"Yes," says the man, coming in and closing the door. "I was going down the street here when I happened to stop and look in at the musical instruments in the shop-window — a friend of mine is in want of a second-hand wiolinceller of a good tone — and I saw a party enjoying themselves, and I thought it was you in the corner; I thought I couldn't be mistaken. How goes the world with you, George, at the present moment? Pretty smooth? And with you, ma'am? And with you, governor? And Lord," says Mr. Bucket, opening his arms, "here's children too! You may do anything with me if you only show me children. Give us a kiss, my pets. No occasion to inquire who YOUR father and mother is. Never saw such a likeness in my life!"
Mr. Bucket, not unwelcome, has sat himself down next to Mr. George and taken Quebec and Malta on his knees. "You pretty dears," says Mr. Bucket, "give us another kiss; it's the only thing I'm greedy in. Lord bless you, how healthy you look! And what may be the ages of these two, ma'am? I should put 'em down at the figures of about eight and ten."
"You're very near, sir," says Mrs. Bagnet.
"I generally am near," returns Mr. Bucket, "being so fond of children. A friend of mine has had nineteen of 'em, ma'am, all by one mother, and she's still as fresh and rosy as the morning. Not so much so as yourself, but, upon my soul, she comes near you! And what do you call these, my darling?" pursues Mr. Bucket, pinching Malta's cheeks. "These are peaches, these are. Bless your heart! And what do you think about father? Do you think father could recommend a second-hand wiolinceller of a good tone for Mr. Bucket's friend, my dear? My name's Bucket. Ain't that a funny name?"
These blandishments have entirely won the family heart. Mrs. Bagnet forgets the day to the extent of filling a pipe and a glass for Mr. Bucket and waiting upon him hospitably. She would be glad to receive so pleasant a character under any circumstances, but she tells him that as a friend of George's she is particularly glad to see him this evening, for George has not been in his usual spirits.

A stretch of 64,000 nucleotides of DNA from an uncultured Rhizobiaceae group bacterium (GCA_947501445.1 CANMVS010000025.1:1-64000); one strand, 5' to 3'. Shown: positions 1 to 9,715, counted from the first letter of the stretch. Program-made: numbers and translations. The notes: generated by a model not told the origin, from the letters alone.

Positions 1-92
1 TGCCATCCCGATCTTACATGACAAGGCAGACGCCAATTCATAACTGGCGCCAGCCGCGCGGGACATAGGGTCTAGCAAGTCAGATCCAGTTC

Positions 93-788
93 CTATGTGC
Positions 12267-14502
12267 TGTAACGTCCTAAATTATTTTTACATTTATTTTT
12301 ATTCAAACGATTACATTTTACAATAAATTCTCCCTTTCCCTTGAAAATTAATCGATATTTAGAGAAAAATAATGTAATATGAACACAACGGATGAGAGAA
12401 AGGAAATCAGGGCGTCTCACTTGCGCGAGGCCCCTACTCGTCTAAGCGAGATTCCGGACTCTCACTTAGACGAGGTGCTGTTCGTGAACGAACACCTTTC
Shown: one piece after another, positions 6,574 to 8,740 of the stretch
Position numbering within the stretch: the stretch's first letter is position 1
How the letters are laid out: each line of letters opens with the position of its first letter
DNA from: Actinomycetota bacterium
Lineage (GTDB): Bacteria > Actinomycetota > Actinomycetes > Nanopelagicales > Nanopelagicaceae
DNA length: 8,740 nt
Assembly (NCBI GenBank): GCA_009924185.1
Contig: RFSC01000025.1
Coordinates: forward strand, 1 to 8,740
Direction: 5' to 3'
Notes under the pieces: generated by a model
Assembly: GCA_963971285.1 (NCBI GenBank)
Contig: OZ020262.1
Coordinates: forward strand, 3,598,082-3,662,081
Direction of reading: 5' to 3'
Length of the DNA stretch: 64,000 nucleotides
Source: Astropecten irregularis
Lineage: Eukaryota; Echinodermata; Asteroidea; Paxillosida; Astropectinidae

"Not in his usual spirits?" exclaims Mr. Bucket. "Why, I never heard of such a thing! What's the matter, George? You don't intend to tell me you've been out of spirits. What should you be out of spirits for? You haven't got anything on your mind, you know."
"Nothing particular," returns the trooper.
"I should think not," rejoins Mr. Bucket. "What could you have on your mind, you know! And have these pets got anything on THEIR minds, eh? Not they, but they'll be upon the minds of some of the young fellows, some of these days, and make 'em precious low- spirited. I ain't much of a prophet, but I can tell you that, ma'am."
Mrs. Bagnet, quite charmed, hopes Mr. Bucket has a family of his own.
"There, ma'am!" says Mr. Bucket. "Would you believe it? No, I haven't. My wife and a lodger constitute my family. Mrs. Bucket is as fond of children as myself and as wishful to have 'em, but no. So it is. Worldly goods are divided unequally, and man must not repine. What a very nice backyard, ma'am! Any way out of that yard, now?"
There is no way out of that yard.
"Ain't there really?" says Mr. Bucket. "I should have thought there might have been. Well, I don't know as I ever saw a backyard that took my fancy more. Would you allow me to look at it? Thank you. No, I see there's no way out. But what a very good- proportioned yard it is!"
Having cast his sharp eye all about it, Mr. Bucket returns to his chair next his friend Mr. George and pats Mr. George affectionately on the shoulder.
"How are your spirits now, George?"
"All right now," returns the trooper.